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Lincoln Grandchildren & G-Grandchildren
10-07-2015, 09:49 AM
Post: #16
RE: Lincoln Grandchildren & G-Grandchildren
(10-07-2015 07:55 AM)Eva Elisabeth Wrote:  Scott, I don't have the book at hand now to quote, but it said the French physicians were top modern using antiseptic tools etc.

Thanks for the clarification Eva! I do not have, nor have I read that book or much about the incident. I imposed a general idea on a specific situation which I obviously did not know enough about. I can say that even in modern medicine and with modern techniques, procedural infections can still occur. Sometimes bad things just happen in spite of appropriate care.
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10-07-2015, 01:17 PM
Post: #17
RE: Lincoln Grandchildren & G-Grandchildren
I just have to insert a personal note here as to the nastiness of infections (stop groaning!): In 1993, when she was 79 years old, my mother received a hip transplant that only worked for a month before it slipped out of joint. During the second procedure, she developed an infection that kept her in the hospital for four months and a rehab center for six months before I brought her to live with me. They never cured the infection, but decided that it could not be passed on.

Mom lived to be 94 years old -- and kept two running sores (one at the base of her neck in front and one in the incision) until the day she died. Each was about the size of a fifty-cent piece. The mortician was the one who had to do the cosmetic surgery to hide the throat one.

If the doctors ever knew what form of infection it was, they never told me; and no antibiotic or skin cream did any good. If they couldn't cure Mom in modern times, I can understand how things got out of control with Jack Lincoln.
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10-09-2015, 07:56 PM
Post: #18
RE: Lincoln Grandchildren & G-Grandchildren
(10-04-2015 02:05 PM)Tom Emery Wrote:  Taken as a group, the Lincoln grandchildren and great-grandchildren were few in number and a rather mixed lot. Many were unlike their famous ancestor, often shunning the Lincoln legacy in favor of their own interests and cushy lifestyles.

While some descendants distanced themselves from the Lincoln legacy, Jack embraced it.

I have been reading a little more about Jack Lincoln. As Tom stated, it seems that many of Mr. Lincoln's descendants found their relationship to him a burden. Not the case with Jack. I found the following quote from Jack, speaking about his grandfather.

"I would like to be as good, as kind and as wise as he was, but not so tall; he must have bumped his head many times."

I think his grandfather would have loved that quote!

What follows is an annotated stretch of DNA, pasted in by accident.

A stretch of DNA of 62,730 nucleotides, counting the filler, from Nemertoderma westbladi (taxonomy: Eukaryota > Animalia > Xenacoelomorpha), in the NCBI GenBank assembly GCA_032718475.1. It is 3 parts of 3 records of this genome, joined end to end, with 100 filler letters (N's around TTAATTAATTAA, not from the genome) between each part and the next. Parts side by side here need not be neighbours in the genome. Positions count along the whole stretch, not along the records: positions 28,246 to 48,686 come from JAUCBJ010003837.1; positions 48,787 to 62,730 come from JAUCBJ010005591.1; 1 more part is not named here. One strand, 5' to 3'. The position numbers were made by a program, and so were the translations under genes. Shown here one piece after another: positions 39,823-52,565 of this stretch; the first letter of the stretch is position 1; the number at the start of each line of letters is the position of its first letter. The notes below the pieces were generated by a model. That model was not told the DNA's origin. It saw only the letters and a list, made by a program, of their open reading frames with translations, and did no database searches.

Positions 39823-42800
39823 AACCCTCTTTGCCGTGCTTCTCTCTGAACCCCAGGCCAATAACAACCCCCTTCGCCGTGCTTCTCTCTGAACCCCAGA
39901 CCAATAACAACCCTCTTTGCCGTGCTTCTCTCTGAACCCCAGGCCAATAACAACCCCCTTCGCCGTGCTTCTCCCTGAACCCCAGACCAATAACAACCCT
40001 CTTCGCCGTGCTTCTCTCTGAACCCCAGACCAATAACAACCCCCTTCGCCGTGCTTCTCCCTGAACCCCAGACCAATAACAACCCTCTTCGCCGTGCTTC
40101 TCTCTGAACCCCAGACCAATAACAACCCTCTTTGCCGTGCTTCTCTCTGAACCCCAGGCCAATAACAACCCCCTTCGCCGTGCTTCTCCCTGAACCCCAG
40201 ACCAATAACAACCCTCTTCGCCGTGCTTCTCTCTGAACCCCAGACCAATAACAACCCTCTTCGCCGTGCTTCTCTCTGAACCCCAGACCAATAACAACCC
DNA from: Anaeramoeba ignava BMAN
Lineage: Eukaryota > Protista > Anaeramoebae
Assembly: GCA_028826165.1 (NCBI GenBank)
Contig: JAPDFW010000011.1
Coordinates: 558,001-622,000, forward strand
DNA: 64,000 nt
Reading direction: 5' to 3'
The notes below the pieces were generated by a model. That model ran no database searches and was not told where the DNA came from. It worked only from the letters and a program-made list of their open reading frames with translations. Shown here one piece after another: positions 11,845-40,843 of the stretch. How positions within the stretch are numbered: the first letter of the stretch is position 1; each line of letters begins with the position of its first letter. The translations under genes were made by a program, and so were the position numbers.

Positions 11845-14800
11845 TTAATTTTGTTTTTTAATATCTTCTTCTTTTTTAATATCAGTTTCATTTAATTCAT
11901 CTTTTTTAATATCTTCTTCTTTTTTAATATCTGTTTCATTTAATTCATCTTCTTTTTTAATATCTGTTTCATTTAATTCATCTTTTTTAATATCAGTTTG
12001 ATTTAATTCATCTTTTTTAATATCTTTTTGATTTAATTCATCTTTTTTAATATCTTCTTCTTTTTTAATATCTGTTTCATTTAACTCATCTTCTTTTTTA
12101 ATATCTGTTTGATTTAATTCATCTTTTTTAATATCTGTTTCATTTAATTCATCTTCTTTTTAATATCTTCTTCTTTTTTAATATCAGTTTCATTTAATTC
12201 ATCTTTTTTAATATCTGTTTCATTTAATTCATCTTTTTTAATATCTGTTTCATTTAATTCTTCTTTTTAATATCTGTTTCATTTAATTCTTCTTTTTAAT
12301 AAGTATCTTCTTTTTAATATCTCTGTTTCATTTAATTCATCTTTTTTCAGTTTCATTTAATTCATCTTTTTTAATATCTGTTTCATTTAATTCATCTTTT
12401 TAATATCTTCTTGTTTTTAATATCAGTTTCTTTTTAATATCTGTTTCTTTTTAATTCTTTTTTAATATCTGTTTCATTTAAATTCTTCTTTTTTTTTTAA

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10-10-2015, 10:06 AM (This post was last modified: 10-10-2015 10:25 AM by Eva Elisabeth.)
Post: #19
RE: Lincoln Grandchildren & G-Grandchildren
I agree, Scott - what a brief but all-embracing laudatio by a grandchild!

Lincoln once complained at (with?to?) a Springfield neighbor from whom he used to buy milk that the ceiling in that fellow's house was too low.

Found it: Neighbor James Gourley recalled that Mr. Lincoln “used to Come to our house with Slippers on – one Suspender and an old pair of pants – Come for milk – our room was low and he said, ‘Jim – you have to lift your loft a little higher. I Can’t stand in it well."
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10-10-2015, 12:49 PM
Post: #20
RE: Lincoln Grandchildren & G-Grandchildren
(10-10-2015 10:06 AM)Eva Elisabeth Wrote:  I agree, Scott - what a brief but all-embracing laudatio by a grandchild!

Lincoln once complained at (with?to?) a Springfield neighbor from whom he used to buy milk that the ceiling in that fellow's house was too low.

Found it: Neighbor James Gourley recalled that Mr. Lincoln “used to Come to our house with Slippers on – one Suspender and an old pair of pants – Come for milk – our room was low and he said, ‘Jim – you have to lift your loft a little higher. I Can’t stand in it well."

I believe it is probably apocryphal, but there is story attributed to Abraham Lincoln in which he was asked "How long do you think a man’s legs should be?" and he replied, "Long enough to reach the ground."
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10-10-2015, 05:36 PM
Post: #21
RE: Lincoln Grandchildren & G-Grandchildren
Two further "lengthy" stories come to my mind:
When Charles Sumner declined A. Lincoln's challenge to stand back to back to determine who was taller, Lincoln commented later that Sumner "made a fine speech about this being the time for uniting our fronts against the enemy and not our backs. But I guess he was afraid to measure, though he is a good piece of man."
(Ben Perley Poore: "Perley's Reminiscences Illustrated",II, p. 61.)

To another "measuring subject" who turned out to indeed be taller he said "Today you stood higher than your president".
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